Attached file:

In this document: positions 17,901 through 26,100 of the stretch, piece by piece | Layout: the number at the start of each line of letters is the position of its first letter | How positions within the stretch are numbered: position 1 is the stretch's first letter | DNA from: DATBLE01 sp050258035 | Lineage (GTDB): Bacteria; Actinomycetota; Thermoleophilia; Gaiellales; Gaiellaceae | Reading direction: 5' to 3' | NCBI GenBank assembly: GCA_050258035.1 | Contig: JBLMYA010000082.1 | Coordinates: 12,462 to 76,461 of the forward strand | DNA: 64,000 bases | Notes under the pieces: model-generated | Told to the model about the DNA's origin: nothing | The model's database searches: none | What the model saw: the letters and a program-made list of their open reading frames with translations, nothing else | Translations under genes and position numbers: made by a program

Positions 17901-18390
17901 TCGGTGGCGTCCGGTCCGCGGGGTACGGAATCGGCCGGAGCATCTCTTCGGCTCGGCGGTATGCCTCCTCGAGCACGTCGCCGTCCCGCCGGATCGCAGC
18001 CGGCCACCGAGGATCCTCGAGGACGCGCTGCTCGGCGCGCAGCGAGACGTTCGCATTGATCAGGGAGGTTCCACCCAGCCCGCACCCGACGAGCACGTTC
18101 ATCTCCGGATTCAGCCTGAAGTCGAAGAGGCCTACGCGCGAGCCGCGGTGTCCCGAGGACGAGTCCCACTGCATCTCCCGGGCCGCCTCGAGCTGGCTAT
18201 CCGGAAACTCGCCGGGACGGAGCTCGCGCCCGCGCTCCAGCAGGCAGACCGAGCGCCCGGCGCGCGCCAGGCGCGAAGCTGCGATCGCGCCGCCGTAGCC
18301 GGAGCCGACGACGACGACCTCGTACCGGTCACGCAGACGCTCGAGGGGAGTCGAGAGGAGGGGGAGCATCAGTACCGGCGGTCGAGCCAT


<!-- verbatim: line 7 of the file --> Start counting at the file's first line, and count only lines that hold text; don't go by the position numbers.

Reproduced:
18301 GGAGCCGACGACGACGACCTCGTACCGGTCACGCAGACGCTCGAGGGGAGTCGAGAGGAGGGGGAGCATCAGTACCGGCGGTCGAGCCAT